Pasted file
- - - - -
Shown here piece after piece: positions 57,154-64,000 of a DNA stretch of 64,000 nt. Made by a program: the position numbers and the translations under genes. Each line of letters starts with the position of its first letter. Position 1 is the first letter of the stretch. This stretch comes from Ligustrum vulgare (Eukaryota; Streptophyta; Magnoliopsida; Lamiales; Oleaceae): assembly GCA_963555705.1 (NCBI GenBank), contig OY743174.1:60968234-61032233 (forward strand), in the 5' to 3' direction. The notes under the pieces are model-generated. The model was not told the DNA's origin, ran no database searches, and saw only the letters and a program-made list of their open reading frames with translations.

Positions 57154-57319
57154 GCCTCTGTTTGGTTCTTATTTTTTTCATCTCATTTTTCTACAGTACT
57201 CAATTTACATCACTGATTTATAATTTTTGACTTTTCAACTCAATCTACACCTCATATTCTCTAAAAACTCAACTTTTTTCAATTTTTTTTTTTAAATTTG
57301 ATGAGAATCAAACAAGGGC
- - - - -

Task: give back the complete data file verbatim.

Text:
Shown here piece after piece: positions 57,154-64,000 of a DNA stretch of 64,000 nt. Made by a program: the position numbers and the translations under genes. Each line of letters starts with the position of its first letter. Position 1 is the first letter of the stretch. This stretch comes from Ligustrum vulgare (Eukaryota; Streptophyta; Magnoliopsida; Lamiales; Oleaceae): assembly GCA_963555705.1 (NCBI GenBank), contig OY743174.1:60968234-61032233 (forward strand), in the 5' to 3' direction. The notes under the pieces are model-generated. The model was not told the DNA's origin, ran no database searches, and saw only the letters and a program-made list of their open reading frames with translations.

Positions 57154-57319
57154 GCCTCTGTTTGGTTCTTATTTTTTTCATCTCATTTTTCTACAGTACT
57201 CAATTTACATCACTGATTTATAATTTTTGACTTTTCAACTCAATCTACACCTCATATTCTCTAAAAACTCAACTTTTTTCAATTTTTTTTTTTAAATTTG
57301 ATGAGAATCAAACAAGGGC